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Agotness rises to top in search for Ramsey County state's attorney, commissioners say

JANELLE READ BUT HAVE ONE LITTLE QUESTION DEVILS LAKE--Ramsey County's clerk of court will take over as the state's attorney next year. The County Commission unanimously voted to hire Kari Agotness to replace Lonnie Olson, who has been the Ramsey...

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DEVILS LAKE-Ramsey County's clerk of court will take over as the state's attorney next year.

The County Commission unanimously voted to hire Kari Agotness to replace Lonnie Olson, who has been the Ramsey County state's attorney for 26 years. He was elected as a Northeast District judge and will leave his current office Dec. 30. The commission also approved her annual salary at $85,632.

"I think she brings lots of different experience to the table," Commission Chairman Mark Olson said during a meeting Tuesday. "I know she doesn't quite fit the mold, but I think she shines in other areas that we don't see behind the scene, so to speak."

The appointment came less than a week after the commission interviewed Agotness, Pembina County State's Attorney Ryan Bialas and Devils Lake-based attorney Ulysses Jones. Commissioners met Dec. 14 for almost 3½ hours as they asked the candidates questions.


Commissioner Adam Leiphon said all candidates were qualified for the job, adding he thought the final choice came down to who commissioners feel comfortable with taking over the post. Ultimately, commissioners felt Agotness rose to the top.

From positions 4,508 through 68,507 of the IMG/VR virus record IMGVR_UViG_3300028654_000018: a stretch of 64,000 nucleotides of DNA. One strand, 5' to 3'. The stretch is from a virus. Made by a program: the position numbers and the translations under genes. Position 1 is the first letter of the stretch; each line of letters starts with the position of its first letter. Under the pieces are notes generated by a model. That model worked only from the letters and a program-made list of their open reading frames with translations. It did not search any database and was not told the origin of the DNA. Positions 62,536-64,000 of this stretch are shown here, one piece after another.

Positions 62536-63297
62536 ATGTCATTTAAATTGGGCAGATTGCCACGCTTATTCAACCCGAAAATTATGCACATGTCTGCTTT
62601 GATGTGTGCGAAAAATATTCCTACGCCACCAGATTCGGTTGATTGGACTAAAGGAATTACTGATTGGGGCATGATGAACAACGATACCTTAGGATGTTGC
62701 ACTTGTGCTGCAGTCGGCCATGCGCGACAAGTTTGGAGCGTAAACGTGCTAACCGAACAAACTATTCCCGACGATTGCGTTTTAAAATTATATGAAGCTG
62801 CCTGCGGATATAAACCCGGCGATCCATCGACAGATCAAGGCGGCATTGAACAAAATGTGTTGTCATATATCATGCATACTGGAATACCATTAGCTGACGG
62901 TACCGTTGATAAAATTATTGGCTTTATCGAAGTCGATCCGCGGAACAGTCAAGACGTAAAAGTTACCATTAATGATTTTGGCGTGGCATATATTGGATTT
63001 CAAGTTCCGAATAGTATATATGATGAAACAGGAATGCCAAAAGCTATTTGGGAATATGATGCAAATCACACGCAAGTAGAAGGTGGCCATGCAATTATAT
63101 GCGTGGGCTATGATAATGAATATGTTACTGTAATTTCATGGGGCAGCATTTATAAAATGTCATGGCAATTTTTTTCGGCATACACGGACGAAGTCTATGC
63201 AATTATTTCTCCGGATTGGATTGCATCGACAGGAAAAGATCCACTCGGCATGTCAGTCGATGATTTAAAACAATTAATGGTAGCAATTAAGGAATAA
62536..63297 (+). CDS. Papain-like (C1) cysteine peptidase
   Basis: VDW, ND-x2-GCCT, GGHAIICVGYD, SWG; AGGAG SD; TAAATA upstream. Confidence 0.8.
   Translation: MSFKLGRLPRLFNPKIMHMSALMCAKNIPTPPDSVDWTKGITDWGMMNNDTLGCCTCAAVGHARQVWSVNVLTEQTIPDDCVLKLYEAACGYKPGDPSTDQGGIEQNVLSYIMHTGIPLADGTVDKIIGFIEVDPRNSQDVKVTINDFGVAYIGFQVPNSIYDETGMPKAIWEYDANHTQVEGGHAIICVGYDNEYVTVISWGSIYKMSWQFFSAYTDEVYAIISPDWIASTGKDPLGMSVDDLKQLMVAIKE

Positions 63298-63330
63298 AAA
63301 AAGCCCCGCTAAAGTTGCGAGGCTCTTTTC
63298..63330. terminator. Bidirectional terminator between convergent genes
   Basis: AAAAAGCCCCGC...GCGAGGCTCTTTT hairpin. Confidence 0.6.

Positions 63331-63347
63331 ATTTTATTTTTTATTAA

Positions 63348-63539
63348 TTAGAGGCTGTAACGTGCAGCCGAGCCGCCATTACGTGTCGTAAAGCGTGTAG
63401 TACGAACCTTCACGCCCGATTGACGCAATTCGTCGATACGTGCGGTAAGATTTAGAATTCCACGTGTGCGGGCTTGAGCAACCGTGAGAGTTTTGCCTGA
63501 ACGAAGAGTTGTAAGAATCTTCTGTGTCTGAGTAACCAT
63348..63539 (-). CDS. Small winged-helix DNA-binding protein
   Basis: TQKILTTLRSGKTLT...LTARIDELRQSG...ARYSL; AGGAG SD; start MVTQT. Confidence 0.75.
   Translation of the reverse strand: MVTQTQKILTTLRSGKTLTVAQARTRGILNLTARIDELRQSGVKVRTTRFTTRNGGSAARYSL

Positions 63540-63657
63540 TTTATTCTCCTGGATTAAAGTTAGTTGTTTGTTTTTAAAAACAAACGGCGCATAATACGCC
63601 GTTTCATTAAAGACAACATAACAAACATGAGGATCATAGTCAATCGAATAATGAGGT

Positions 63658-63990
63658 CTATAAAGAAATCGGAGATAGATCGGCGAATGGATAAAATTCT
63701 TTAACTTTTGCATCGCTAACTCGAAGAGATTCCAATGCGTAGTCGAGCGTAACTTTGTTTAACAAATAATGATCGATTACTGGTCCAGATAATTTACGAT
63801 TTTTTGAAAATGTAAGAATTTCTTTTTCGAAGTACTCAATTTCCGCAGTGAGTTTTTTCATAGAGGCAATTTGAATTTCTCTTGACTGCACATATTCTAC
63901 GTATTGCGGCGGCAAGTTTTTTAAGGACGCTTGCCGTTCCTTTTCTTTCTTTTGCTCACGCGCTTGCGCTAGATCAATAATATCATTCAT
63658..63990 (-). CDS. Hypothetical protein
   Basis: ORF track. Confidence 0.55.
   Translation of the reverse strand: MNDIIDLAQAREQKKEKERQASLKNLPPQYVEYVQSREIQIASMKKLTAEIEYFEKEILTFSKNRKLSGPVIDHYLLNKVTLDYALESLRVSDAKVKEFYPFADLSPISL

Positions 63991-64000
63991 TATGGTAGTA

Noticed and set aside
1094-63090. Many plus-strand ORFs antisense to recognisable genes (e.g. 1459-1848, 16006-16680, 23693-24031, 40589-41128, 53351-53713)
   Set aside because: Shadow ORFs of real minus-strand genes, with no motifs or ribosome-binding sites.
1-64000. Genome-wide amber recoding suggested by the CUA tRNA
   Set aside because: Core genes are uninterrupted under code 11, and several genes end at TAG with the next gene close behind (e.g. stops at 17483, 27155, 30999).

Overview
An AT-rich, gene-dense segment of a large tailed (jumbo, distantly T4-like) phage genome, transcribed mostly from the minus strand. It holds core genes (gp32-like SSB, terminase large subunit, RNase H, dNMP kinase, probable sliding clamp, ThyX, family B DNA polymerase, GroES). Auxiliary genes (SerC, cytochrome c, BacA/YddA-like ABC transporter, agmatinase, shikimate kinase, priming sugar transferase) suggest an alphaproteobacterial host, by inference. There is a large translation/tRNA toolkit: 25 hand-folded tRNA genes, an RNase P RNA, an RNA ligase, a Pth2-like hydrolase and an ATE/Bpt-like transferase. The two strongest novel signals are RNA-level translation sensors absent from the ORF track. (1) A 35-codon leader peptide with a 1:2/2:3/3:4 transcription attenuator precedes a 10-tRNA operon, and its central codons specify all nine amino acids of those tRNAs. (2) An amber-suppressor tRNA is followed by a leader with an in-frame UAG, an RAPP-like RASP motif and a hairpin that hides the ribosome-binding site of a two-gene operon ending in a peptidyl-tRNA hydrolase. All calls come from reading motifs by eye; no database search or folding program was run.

Commissioner Lucas Wakefield said Agotness answered questions clearly, adding he appreciated how she laid out plans to do more with the resources she has.

"I thought she was very forward-thinking and very administrative in the ideas that she laid out," he said. "I really felt comfortable with the idea of her taking the position of state's attorney as well."

Lonnie Olson noted with Marsy's Law going into effect, Agotness, who has been a clerk of court for Ramsey County since 2008, has administrative experience that will help the county with the transition.

She also has served in various positions, such as a clerk for a judge in Grand Forks and as a police officer in Park River, N.D. She also was a special assistant attorney general at the child support office in Jamestown.

Agotness said she knows aspects of the system a typical prosecutor may not, such as knowing how cases flow through the system. She said she can bring a holistic perspective to the position, adding she was honored to be chosen by the commissioners and hopes to build a strong relationship with them.

Visitors and delegation

In other news, the commission unanimously approved a policy presented by Leiphon on visitors and delegation. The public input portion of the meeting was put back on the county's regular agenda after it was removed in June.


Visitors and delegation allows residents to voice concerns or ask questions of the commission. Each resident who speaks can do so for five minutes at the discretion of the chairman.

Residents also must limit discussion to business that affects the county and can address the commission only once every six meetings on the same topic. Otherwise, they must ask to be put on the agenda.

The commissioners want to allow members of the public to speak and have a voice in government, but it must be done in a way that allows the commission to conduct county business in a proper manner, Wakefield said.

North Dakota law allows anyone to attend public meetings but does not require that government bodies allow residents to speak during meetings.

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